What is the verdict? (will remain in prison)
Chapter 55: Beauty in Loneliness: After All
How does Bathsheba fare in the months after her husband's death?
What site does she visit, and how does she respond to the graves of her husband and Fanny Robin? Is it appropriate that these two should be buried together? Would it have been customary?
How does she respond to Gabriel's intention to leave the farm? (concerned for herself, no interest in his lack of future)
What roles has he begun to fulfill on the farm? (buys and sells for her; conducts all her business)
How does she react to his letter of resignation? (cries; he has been the only true friend she has ever had; has assumed his hopeless love for her a right)
What transpires when she visits him in his modest dwelling? What arrangements has he made since last talking with her? (will be tenant of neighboring farm; this is a rise in independence)
What has caused the change in her sentiments? (has thought more of him since he had arranged to leave)
What self-respecting rejoiner does Gabriel Oak make to her criticisms?
What do the narrator's remarks on the conjunction of comraderie and attraction suggest about their love? (of the deepest kind and most enduring kind)
Chapter 56: A Foggy Night and Morning: Conclusion
What kind of wedding does Bathsheba wish, and why do you think this may be so?
What comic concealments must be made to conceal the upcoming wedding?
How do bride and bridegroom feel as the wedding approaches? (she is excited and nervous, he pleased)
What welcome and celebration is brought by Oak's friends among the farmworkers? How does this contrast with their earlier reception of Troy?
What ominous warnings are made by the visitors privately? (they assume that married couples will be less happy in time)
Who gets the last word? How would you describe the ending? (qualified resignation) Do you think this fits the plot?
On balance, have the final scenes provided a fitting closure to the book?
Are there any elements of the plot or its emotions which still remain unresolved? (Boldwood will sit in prison indefinitely--he seems suddenly forgotten)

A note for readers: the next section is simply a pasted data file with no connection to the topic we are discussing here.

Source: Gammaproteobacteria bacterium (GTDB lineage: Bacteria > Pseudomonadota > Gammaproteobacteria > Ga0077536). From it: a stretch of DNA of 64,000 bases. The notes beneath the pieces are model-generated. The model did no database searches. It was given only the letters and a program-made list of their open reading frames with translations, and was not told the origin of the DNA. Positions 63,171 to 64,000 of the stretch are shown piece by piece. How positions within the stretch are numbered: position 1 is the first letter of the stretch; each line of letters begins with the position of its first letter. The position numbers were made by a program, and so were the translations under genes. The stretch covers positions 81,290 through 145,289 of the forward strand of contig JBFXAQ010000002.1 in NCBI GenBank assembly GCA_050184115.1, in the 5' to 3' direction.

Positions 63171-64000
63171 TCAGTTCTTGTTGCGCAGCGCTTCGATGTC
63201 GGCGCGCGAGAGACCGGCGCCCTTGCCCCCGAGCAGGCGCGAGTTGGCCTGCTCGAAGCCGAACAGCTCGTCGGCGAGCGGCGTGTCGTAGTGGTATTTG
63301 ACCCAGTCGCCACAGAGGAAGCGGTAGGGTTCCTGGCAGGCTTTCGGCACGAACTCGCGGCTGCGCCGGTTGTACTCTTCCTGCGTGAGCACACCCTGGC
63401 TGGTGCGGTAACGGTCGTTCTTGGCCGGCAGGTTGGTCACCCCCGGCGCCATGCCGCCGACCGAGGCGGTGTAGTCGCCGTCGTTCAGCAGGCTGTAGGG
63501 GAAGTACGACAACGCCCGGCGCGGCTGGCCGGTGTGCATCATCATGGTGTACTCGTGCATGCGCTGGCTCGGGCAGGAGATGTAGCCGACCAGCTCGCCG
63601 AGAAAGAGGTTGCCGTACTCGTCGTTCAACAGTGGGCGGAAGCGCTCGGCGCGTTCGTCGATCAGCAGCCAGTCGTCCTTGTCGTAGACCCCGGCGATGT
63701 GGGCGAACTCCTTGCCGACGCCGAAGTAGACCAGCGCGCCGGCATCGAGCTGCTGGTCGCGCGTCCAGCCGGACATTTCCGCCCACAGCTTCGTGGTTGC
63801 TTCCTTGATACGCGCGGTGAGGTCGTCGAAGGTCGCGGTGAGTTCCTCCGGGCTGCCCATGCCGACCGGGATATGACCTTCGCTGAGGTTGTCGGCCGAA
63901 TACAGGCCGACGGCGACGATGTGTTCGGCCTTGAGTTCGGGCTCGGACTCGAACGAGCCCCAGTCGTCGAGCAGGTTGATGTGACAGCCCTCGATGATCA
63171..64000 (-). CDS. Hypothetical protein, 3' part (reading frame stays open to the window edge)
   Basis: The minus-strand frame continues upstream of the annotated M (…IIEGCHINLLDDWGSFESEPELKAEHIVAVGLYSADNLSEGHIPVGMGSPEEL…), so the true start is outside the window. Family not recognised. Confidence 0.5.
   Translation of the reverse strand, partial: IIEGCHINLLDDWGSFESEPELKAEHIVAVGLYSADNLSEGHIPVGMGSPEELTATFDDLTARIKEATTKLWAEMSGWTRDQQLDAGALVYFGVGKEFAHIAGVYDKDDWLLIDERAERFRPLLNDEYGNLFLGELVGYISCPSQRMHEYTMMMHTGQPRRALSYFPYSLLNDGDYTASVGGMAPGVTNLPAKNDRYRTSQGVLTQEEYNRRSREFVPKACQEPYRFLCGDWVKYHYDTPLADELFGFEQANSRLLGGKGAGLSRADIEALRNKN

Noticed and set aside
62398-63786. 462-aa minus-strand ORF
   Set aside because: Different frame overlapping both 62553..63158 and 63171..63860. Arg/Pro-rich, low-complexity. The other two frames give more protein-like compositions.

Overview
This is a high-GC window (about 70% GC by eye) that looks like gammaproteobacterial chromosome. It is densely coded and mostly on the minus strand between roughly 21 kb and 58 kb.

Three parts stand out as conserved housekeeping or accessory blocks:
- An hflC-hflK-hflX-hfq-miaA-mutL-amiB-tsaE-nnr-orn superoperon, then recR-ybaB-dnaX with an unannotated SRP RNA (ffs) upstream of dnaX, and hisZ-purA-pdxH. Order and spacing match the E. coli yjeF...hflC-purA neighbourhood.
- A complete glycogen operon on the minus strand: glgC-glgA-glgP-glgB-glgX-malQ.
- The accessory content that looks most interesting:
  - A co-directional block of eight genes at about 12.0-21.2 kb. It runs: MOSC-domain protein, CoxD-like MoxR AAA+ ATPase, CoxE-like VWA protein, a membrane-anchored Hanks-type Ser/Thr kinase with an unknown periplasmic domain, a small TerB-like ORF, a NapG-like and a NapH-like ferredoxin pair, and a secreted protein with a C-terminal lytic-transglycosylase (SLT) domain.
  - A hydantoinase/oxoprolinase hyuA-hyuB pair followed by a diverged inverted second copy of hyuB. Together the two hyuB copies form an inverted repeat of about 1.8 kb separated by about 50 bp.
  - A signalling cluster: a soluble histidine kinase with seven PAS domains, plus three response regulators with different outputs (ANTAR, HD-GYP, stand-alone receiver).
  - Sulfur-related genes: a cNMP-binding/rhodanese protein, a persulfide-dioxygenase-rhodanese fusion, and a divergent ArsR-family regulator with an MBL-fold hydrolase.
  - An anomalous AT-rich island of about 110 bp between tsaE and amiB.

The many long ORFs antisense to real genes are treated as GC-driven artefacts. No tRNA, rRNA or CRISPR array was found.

In general how would you describe Hardy’s narrative voice? His choice of diction?
What purpose seems served by the repeated use of classical sources and metaphors?
Do the chapter titles help structure this story?
What is added to the plot by its setting in a contained and isolated space and with a constant set of characters?
What is added to the novel by the fact that the prominent characters such as Bathsheba, Mr. Boldwood, and Gabriel, frequently pour out intimate details of their lives to one another? (intensifies emotion--prevents characters from becoming less obsessed with one another)
Does this practice suggest any other novels in a rural setting which you have read? (Wuthering Heights, Adam Bede)
What roles are played by the same-sex pairings/friendships with Liddy and Coggan? How does Liddy's role contrast with that of Gabriel's friend? (Liddy is a source of gossip and outside information, listens to confidances; Coggan offers quiet understanding)
Do the melodramatic features of the novel undercut or reinforce its effectiveness?
Do Hardy’s characters develop during the story? If so, which ones?
How are Hardy's descriptions of rural phenomena used to intensify the novel's emotions?
Does it matter that the setting is so fertile and suggestive of long-practised patterns? (sheep-washing, haying, fending off fires, opposing storms, etc.)
What features of setting and imagery intensify the novel's erotic themes?
Far from the Madding Crowd was published fifteen years after Darwin's Origin of Species. Are there elements in the novel which suggest a Darwinian sense of nature and time?